Insulin in contact with plastic is typically exposed to extra degradation from carbon dioxide (changes the pH) and by oxidation, and in many cases increased exposure to light radiation, and many pump stability requirements are done with vigorous agitation to simulate movement. So in a reservoir, it is typically more stringent than leaving open insulin out because it is subject to more attacks.

Probably the pH changes are the biggest risk because insulin is a really tough molecule. Plastics are really bad at carbon dioxide protection.

Crystallization of insulin in reservoirs and tubing is a function of the plastic chemistry as well and (I don’t have real-world experience here) can be as big of a threat as carbon dioxide. There are papers on insulin adherence to plastic on NIH and other research web sites.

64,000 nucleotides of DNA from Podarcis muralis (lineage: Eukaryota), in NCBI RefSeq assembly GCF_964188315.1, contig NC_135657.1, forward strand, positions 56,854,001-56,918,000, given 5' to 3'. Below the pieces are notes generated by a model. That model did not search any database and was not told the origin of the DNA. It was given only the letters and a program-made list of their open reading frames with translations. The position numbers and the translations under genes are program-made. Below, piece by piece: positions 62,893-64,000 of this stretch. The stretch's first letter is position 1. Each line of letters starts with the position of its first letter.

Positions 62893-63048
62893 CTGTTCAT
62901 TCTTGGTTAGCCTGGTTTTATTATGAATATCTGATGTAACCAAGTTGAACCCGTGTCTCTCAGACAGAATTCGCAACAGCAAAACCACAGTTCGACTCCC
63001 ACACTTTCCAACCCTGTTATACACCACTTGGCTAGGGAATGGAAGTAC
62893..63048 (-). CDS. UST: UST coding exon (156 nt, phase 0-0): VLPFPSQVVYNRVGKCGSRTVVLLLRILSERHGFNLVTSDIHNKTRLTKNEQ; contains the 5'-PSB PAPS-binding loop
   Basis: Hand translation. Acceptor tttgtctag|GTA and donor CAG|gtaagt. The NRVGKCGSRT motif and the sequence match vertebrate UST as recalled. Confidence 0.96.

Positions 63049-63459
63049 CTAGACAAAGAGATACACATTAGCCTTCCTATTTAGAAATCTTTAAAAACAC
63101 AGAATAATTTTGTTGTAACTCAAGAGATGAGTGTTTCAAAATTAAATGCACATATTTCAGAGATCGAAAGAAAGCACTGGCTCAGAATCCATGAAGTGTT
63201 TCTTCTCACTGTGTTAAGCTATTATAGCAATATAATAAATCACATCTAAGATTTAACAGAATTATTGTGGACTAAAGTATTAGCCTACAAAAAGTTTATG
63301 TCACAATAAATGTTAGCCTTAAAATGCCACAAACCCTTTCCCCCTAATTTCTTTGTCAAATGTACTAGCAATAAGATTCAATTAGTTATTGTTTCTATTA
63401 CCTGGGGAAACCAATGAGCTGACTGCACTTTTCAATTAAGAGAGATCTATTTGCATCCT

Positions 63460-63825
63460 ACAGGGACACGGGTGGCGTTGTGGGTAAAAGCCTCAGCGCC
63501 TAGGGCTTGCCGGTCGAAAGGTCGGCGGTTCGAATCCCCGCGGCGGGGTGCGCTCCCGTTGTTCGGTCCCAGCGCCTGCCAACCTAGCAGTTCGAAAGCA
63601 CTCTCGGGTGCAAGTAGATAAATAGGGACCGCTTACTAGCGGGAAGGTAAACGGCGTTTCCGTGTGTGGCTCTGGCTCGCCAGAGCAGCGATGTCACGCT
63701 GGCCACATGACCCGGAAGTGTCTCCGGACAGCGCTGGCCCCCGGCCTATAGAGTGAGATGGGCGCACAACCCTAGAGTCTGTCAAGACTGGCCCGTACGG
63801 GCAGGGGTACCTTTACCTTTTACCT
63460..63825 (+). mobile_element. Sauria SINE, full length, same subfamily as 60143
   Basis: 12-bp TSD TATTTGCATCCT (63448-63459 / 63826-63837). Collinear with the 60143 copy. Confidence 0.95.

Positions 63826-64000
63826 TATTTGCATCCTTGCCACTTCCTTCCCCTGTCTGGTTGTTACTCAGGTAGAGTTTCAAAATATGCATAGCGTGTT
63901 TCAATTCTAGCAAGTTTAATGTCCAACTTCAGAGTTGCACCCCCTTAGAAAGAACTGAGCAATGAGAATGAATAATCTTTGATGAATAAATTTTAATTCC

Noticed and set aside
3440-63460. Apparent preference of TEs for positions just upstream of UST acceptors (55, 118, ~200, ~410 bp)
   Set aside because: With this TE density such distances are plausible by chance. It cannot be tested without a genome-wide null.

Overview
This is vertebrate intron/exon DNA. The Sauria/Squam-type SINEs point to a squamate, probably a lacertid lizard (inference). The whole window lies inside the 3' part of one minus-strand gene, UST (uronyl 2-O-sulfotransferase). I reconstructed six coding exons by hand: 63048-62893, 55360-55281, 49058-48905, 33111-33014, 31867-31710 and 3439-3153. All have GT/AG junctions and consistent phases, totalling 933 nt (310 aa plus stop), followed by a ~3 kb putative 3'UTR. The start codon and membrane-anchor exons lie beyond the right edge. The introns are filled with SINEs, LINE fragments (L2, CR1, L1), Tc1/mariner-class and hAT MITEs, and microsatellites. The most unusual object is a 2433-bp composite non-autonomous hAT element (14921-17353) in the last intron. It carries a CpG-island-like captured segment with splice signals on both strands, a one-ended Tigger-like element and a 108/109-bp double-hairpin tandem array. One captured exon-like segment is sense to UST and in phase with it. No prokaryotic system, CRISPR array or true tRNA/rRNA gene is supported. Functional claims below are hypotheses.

I personally don’t prefill reservoirs, if you are getting good results in what you are doing I would just keeping doing it.

The word I needed to find the research was ‘adsorption’ [binding]. Having recently switched to Tandem, I wondered why the reservoirs contained bags as opposed to the plastic Medtronic reservoirs. (Although you can’t see the bags, you can hear them filling.) Perhaps this explains it.

“It was seen that the adsorption [binding] rate of insulin to PVC set was 57% and PP [Polypropylene] bags is at most 5% at the 24th hour.” (Nursel Sürmelioğlu, Merve Nenni, Ahmet Fırat, Kutay Demirkan, Dilek Özcengiz, “Evaluation of regular insulin adsorption to polypropylene bag and polyvinyl chloride infusion set”, [nternational Journal of Clinical Practice [Volume 75, Issue 4]) They explain that this binding rate was a stable 5% at 4, 12 and 24 hours if I am reading this right. If it’s stable over a day, wonder what it was at 4 weeks? Also, note the huge difference between PVC and Polypropylene. Fascinating…

Most of the research seems centered around the infusion tubing. This is really interesting.